Comparison of commercial exosome isolation kits for circulating exosomal microRNA profiling
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Circulating exosomal microRNAs (miRNAs) are valuable biomarker candidates; however, information on the characterization and mutual agreement of commercial kits for circulating exosomal miRNA profiling is scarce. Here, we analyzed the advantages and weaknesses of four commonly used commercial kits for exosomal miRNA profiling and their application to the sample of serum and/or plasma, respectively. NanoSight and Western blotting were conducted to evaluate the efficiency and purity of the isolated exosomes. In our conditions, the size distribution of the isolated particles was appropriate (40–150 nm), and ExoQuick™ Exosome Precipitation Solution (EXQ) generated a relatively high yield of exosomes. Nevertheless, albumin impurity was ubiquitous for all the four kits, and Total Exosome Isolation for serum or plasma (TEI) yielded a relatively pure isolation. We further performed Illumina sequencing combined with RT-qPCR to determine the ability of these kits for miRNA profiling. There was significant correlation of the exosomal miRNA profile and specific miRNAs between kits, but with differences depending on methods. exoRNeasy Serum/Plasma Midi Kit (EXR) and EXQ performed better in the specific exosomal miRNAs recovery. Intraassay CVs for specific miRNA measurement were 0.88–3.82, 1.19–3.77, 0–2.70, and 1.23–9.11% for EXR, TEI, EXQ, and RIBO™ Exosome Isolation Reagent (REI), respectively. In each kit, serum yielded a higher abundance of exosomes and exosomal miRNAs than plasma, yet with more albumin impurity. In conclusion, our data provide some valuable guidance for the methodology of disease biomarker identification of circulation exosomal miRNAs.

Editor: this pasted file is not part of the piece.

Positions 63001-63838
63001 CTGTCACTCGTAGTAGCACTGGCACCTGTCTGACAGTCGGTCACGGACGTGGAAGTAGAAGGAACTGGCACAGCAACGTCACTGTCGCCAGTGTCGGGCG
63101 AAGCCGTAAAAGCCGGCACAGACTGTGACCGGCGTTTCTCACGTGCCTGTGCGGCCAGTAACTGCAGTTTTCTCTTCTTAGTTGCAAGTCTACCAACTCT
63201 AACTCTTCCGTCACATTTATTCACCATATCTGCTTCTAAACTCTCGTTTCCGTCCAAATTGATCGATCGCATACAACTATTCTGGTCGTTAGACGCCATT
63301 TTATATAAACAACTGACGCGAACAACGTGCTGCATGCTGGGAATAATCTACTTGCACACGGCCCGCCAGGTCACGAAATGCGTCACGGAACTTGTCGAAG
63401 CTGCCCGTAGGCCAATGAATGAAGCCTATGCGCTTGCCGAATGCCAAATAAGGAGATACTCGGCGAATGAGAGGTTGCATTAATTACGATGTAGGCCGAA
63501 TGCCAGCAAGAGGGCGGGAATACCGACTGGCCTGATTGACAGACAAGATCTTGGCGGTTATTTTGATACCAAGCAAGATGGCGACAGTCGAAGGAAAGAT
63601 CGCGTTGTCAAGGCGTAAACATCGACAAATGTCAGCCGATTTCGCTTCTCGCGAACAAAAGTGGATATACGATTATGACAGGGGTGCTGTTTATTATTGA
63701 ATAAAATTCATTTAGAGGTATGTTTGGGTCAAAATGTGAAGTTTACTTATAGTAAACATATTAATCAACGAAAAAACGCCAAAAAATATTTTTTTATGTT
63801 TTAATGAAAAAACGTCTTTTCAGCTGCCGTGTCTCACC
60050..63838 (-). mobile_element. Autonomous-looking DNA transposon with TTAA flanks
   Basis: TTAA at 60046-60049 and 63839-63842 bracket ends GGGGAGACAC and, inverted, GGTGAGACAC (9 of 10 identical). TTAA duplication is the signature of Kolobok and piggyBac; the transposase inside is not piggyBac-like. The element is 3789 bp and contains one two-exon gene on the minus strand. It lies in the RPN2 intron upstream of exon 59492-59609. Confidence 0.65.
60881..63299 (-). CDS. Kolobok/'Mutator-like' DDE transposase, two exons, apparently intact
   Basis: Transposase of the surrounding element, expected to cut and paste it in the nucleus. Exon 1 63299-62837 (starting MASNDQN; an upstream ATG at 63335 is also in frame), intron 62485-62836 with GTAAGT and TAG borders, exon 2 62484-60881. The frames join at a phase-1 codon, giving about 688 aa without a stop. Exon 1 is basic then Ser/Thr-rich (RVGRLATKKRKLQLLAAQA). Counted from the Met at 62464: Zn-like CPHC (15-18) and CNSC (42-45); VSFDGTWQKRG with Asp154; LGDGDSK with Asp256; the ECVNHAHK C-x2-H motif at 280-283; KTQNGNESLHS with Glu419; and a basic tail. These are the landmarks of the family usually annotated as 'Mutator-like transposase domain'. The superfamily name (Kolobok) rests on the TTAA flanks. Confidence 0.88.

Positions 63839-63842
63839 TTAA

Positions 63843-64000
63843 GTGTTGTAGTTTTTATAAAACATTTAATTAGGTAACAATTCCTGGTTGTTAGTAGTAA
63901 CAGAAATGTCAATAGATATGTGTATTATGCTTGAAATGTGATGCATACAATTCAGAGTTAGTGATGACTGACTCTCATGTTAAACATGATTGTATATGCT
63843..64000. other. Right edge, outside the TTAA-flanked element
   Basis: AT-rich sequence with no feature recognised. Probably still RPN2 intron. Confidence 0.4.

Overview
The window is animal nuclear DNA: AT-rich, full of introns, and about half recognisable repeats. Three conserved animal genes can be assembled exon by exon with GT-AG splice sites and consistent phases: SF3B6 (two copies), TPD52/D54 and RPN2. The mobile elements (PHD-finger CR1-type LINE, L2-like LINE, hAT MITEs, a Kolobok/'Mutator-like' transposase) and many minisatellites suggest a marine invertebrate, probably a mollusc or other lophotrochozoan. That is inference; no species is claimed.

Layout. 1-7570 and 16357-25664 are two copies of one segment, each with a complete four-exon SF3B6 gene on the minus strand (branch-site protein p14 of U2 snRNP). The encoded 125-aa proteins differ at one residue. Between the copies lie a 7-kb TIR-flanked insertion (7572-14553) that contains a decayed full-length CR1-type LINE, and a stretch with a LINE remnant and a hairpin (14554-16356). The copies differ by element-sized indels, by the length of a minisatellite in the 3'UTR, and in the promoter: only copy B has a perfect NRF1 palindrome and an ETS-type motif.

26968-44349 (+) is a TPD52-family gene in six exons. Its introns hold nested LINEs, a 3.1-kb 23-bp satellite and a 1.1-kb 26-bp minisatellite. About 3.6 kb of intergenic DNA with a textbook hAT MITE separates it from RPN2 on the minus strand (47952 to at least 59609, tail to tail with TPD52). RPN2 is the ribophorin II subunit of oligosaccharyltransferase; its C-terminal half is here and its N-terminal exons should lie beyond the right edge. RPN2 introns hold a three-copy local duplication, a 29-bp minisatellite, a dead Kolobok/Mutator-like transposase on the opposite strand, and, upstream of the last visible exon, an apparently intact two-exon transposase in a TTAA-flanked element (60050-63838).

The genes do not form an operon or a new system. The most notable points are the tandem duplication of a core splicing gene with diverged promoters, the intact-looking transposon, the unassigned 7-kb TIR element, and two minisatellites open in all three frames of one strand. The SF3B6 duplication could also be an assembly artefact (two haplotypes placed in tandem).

KeywordsExosome Exosomal miRNA Commercial kits Serum Plasma Comparison
This study was supported by grants from the National Natural Science Foundation of China (no. 81472021 and no. 81672102) and Fund of State Key Laboratory of Analytical Chemistry for Life Science (no. 5431ZZXM1601) to C. Zhang, the National Basic Research Program of China (no. 2014CB542300) to C.-Y. Zhang, the National Natural Science Foundation of China (no. 81772282 and no. 81401257) and Foundation of Jiangsu Provincial Medical Youth Talent (QNRC2016893) to C. Wang, and the Scientific Research Foundation of Graduate School of Nanjing University (no. 2016CL09) to M. Ding.
Compliance with ethical standards
The Ethics Committee of Jinling Hospital (Nanjing, China) approved the present study. Written informed consent was obtained from all participants.
Conflict of interest
The authors declare that they have no conflict of interest.
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